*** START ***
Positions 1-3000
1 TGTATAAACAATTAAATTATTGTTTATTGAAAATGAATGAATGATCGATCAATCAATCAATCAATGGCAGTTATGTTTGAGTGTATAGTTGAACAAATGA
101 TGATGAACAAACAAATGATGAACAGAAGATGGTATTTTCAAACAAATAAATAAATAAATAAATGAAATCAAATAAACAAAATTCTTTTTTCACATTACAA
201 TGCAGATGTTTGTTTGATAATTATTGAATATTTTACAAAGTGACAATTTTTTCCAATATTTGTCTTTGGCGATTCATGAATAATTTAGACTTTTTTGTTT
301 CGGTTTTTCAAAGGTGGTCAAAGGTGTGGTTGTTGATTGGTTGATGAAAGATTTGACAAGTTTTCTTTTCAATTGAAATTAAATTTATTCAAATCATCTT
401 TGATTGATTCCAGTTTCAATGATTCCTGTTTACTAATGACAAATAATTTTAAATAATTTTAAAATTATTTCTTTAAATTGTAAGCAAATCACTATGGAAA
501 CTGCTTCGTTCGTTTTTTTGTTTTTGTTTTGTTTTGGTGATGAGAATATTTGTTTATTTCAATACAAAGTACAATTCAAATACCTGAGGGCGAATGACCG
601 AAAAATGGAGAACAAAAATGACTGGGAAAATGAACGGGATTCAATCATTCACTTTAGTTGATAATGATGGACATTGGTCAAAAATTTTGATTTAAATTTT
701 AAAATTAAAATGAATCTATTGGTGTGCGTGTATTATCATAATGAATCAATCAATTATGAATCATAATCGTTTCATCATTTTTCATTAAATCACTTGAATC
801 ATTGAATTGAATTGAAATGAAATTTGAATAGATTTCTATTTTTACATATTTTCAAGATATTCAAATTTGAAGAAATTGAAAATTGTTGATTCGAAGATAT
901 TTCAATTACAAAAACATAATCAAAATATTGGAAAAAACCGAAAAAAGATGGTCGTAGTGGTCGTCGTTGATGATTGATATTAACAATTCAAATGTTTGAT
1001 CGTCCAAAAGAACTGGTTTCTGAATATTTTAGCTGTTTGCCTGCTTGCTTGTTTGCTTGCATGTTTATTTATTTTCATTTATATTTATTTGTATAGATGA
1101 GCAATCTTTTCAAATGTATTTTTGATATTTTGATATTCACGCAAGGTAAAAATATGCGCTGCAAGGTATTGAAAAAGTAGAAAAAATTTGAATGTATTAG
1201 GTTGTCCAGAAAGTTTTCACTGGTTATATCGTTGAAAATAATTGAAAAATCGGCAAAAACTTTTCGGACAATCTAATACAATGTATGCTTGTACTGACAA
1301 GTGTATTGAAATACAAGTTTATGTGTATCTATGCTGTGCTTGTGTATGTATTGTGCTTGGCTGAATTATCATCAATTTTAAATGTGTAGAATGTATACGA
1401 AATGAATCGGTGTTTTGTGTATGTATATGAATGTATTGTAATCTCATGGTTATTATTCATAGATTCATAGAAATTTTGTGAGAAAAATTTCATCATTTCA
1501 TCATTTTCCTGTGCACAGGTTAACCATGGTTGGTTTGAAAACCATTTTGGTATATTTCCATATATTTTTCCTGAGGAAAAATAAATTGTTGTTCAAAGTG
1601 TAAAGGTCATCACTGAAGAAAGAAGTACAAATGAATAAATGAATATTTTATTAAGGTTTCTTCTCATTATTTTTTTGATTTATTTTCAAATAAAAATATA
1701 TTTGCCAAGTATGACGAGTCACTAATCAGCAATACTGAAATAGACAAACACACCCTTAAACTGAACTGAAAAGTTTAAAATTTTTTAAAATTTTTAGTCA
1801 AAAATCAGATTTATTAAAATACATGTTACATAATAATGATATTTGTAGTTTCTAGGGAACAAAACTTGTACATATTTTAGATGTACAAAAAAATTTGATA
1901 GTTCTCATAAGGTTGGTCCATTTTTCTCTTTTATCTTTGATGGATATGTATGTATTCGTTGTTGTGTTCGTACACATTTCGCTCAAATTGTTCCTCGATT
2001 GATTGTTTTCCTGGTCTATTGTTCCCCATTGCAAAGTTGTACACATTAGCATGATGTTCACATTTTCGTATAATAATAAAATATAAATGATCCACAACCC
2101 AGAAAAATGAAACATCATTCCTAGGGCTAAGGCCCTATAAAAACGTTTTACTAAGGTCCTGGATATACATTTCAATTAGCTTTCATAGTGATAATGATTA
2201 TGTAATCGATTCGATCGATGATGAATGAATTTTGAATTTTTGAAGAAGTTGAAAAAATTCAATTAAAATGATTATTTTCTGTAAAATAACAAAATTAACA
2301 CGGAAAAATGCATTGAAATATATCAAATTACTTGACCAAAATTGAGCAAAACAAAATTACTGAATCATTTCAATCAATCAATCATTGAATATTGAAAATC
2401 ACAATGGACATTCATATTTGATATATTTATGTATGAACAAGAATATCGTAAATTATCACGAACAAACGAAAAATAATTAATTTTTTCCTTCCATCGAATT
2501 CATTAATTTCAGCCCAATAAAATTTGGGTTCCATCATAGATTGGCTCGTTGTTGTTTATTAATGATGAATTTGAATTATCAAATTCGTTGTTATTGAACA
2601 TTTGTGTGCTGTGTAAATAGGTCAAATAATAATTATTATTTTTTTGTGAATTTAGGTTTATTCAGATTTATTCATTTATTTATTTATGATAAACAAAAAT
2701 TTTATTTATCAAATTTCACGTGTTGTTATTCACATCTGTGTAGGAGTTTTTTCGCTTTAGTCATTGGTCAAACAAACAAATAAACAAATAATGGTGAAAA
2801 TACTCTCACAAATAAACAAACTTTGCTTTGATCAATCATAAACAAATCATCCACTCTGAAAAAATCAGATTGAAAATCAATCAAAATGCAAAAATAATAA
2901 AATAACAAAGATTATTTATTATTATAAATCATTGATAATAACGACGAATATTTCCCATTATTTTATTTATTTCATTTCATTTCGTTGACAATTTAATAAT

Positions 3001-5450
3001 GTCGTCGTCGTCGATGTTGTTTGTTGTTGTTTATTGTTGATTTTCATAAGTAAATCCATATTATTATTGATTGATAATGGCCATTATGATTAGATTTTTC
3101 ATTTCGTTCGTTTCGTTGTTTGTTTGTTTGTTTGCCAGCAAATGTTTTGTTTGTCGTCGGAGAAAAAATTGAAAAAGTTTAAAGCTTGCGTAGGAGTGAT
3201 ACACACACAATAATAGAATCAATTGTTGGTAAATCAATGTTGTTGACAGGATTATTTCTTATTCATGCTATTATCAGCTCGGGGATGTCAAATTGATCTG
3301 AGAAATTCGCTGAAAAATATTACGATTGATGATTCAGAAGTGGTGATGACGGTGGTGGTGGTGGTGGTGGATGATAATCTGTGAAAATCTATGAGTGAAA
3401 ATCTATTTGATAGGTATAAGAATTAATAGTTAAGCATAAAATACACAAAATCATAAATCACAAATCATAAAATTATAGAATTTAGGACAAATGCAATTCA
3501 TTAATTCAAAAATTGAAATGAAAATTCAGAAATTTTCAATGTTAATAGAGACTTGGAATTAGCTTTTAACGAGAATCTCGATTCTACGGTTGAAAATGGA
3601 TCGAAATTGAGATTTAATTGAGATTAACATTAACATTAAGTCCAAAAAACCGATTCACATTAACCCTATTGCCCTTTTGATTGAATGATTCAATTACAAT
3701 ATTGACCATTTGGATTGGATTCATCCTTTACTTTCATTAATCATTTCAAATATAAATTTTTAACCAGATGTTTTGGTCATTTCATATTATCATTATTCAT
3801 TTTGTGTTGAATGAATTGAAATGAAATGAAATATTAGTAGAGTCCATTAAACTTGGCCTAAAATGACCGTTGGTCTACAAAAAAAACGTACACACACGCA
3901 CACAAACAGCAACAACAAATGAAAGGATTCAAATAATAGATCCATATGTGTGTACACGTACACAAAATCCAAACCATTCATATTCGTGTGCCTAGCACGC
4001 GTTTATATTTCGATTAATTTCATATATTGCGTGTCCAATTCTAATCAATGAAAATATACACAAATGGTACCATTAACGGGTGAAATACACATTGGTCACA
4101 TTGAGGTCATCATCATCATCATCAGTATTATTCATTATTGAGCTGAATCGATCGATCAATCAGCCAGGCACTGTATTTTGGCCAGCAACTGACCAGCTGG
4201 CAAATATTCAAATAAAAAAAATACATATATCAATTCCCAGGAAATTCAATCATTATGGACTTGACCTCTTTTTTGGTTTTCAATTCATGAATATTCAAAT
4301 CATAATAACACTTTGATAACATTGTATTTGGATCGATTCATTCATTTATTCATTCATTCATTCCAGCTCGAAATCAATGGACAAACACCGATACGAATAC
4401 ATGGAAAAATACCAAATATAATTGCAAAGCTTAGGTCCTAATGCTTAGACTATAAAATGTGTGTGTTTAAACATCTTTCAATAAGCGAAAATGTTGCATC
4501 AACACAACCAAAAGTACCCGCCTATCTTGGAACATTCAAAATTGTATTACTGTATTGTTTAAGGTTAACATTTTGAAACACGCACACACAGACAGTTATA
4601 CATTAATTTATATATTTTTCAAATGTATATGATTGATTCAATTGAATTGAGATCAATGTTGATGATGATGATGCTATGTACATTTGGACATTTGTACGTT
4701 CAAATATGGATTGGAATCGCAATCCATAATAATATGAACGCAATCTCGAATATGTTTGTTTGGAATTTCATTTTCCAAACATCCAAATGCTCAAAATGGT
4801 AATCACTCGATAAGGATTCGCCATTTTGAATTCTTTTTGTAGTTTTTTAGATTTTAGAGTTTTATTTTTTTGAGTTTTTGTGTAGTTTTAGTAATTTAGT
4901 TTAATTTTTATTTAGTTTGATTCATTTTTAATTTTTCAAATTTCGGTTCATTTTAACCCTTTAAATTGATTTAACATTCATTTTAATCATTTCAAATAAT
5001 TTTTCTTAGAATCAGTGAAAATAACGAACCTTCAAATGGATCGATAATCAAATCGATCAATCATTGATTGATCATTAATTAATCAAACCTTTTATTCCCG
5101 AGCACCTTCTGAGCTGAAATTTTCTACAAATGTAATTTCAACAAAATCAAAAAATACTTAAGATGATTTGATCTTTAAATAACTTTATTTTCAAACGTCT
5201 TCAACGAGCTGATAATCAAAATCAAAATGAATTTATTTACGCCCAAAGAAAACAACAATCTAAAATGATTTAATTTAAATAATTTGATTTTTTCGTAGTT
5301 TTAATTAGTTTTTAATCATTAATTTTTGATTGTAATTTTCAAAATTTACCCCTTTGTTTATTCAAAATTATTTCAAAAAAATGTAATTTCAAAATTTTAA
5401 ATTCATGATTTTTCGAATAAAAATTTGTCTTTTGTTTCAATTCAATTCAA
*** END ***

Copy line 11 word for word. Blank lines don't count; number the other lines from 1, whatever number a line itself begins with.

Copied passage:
901 TTCAATTACAAAAACATAATCAAAATATTGGAAAAAACCGAAAAAAGATGGTCGTAGTGGTCGTCGTTGATGATTGATATTAACAATTCAAATGTTTGAT